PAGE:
REVIEW: Control - An Abstract Third-Person Shooter Unlike Any Other

September 22, 2019
REVIEW: Control - An Abstract Third-Person Shooter Unlike Any Other

You're probably wondering what business tactics are the best for a mid-size development team. Do they release games year after year until they grow bigger and start making colossally big games like Assassin's Creed Odyssey? Or maybe focus on telling a weird, bizarre, and ultimately almost perfect story with the introduction of brand new mechanics and release new titles every five or more years?

Since we live in a time of hyper-production, this even gets passed on to players, and they are served a triple-A half-product that takes up to a few hours to chew it up and spit it out, until next year the sequel pops up that's identical to last year's title. Not every company can boast about a small but highly influential portfolio like Remedy Entertainment. A studio that introduced itself with Death Rally but later perfected the sub-genre of third-person shooters with the always-innovative mechanics that were mindblowing at the time of their release.

Remember Max Payne and Bullet Time? Not only it was a breath of fresh air back in 2001, but many major studios tried to copy it, and they weren't as successful as Max Payne. Alan Wake brought a completely different combat mechanics with the use of light against enemies, making way to his goal solely by light. Quantum Break has made the bridge between TV show-like storytelling and in-game animation with the perfect cast. But that's not the only thing that defined this game, there are also innovations in the gameplay mechanics where you could manipulate time and everything around you.


As much as these games introduced something new to the genre, that necessary freshness into an already boring industry, one thing kept them miles away from the rest of the titles - storytelling that adorned absolutely every title that came out of this studio. With Sam Lake at the head of creative work, we are used to always getting bizarre, phenomenal stories that make us shiver. That brilliant way of writing, storytelling, or rather using the game as a medium for spreading your twisted creations, is already something that defines Remedy Entertainment, and with their new title, Control, they have raised the bar even higher.

At first, Control seemed like any other third-person shooter, as if everything was created in a rush. Nothing is explained in the beginning except the things that are literally in front of you. You assume the role of Jesse Faden, a girl who apparently wandered into a mysterious building of Federal Bureau of Control in the middle of New York.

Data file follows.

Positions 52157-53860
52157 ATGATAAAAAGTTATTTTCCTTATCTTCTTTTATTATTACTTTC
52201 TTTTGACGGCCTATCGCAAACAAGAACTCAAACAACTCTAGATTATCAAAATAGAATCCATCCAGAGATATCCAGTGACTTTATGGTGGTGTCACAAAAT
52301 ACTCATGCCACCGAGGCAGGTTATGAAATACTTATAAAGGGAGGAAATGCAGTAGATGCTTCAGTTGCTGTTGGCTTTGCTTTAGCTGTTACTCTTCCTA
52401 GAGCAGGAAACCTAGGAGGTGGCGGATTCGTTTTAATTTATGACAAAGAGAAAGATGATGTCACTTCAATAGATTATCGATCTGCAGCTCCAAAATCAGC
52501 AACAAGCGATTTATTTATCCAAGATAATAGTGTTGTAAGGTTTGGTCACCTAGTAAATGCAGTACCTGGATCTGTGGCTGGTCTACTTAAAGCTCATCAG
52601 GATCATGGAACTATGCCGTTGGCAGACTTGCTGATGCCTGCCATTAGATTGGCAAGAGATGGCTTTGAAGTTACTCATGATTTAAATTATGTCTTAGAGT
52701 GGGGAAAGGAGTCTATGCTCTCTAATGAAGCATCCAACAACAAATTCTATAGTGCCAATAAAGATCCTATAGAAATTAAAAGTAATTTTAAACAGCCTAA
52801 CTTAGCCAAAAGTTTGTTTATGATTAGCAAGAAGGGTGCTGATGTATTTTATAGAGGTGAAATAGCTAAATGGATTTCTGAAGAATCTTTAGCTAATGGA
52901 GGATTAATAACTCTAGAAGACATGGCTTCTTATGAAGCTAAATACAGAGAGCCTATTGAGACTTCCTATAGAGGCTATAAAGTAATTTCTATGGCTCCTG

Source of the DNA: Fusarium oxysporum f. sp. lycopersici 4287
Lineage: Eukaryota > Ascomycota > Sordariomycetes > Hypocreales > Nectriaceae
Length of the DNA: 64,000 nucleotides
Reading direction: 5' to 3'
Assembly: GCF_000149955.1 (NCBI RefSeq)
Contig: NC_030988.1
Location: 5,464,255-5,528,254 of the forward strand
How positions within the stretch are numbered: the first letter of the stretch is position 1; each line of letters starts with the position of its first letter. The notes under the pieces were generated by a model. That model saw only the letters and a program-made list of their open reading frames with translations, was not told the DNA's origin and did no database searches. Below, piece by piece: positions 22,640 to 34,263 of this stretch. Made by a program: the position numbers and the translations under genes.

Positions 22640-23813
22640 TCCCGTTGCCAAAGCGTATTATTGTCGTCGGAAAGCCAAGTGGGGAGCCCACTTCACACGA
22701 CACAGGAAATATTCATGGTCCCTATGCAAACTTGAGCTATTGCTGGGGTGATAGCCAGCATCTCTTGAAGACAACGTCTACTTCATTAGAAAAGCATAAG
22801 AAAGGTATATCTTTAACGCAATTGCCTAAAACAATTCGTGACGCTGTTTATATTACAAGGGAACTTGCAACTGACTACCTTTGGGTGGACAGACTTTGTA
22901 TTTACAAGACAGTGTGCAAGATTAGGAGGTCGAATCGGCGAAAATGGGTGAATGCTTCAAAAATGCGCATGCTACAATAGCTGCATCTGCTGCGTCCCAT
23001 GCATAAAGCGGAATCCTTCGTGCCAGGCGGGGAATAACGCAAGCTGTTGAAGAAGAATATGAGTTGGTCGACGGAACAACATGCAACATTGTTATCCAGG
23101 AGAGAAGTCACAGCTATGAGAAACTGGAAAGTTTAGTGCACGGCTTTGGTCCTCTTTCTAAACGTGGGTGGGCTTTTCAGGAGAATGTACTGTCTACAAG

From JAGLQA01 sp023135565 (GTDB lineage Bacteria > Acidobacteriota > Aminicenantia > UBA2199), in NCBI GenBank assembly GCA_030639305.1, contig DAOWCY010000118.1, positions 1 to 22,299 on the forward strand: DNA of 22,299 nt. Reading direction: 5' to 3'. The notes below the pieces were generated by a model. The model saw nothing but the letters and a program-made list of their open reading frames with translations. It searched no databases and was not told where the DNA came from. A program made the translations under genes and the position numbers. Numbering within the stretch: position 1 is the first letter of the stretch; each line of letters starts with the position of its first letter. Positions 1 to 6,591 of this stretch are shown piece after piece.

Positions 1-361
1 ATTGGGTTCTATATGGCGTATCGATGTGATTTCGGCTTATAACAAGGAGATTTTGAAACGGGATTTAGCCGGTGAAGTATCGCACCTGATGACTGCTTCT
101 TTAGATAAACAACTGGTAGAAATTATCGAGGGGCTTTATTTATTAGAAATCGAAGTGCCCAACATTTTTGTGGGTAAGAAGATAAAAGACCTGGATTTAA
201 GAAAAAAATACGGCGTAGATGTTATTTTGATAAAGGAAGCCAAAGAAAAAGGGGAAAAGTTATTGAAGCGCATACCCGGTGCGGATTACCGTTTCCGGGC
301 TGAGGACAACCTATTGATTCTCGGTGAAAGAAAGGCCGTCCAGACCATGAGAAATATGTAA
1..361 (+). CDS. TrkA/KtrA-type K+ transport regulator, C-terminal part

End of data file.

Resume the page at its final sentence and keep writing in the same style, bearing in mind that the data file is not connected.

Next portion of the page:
The problem for Jesse is that she doesn't know what she's doing in this building, why is she special and what is her mission. She is brought here by her own, let's call it intuition for now, which she communicates with from time to time. After a few minutes, you find out Jesse's ultimate motive for wandering around an unknown, odd New York building - a search for her lost brother. Since an incident happened in a town called Ordinary, Jesse was trying to find out what happened to her brother and why he was taken away from their family. A strange, almost inexplicable set of circumstances changed the life of every resident of Ordinary and marked Jesse for the rest of her life.


Her monologues will not initially be encouraging to players who choose to embark on this adventure. Tics, uttering, talking to herself (as it may seem at first), it all gives the impression that Jesse has some serious issues. The events and the ambiance she's in gives the impression that maybe everything that's happening is in her head, that it is just a fragment of her imagination and everything she has heard before. The best thing about all this is that Jesse is not the only one to have that feeling. Seconds before Jesse says anything, you as a player have the feeling it's something you would think yourself.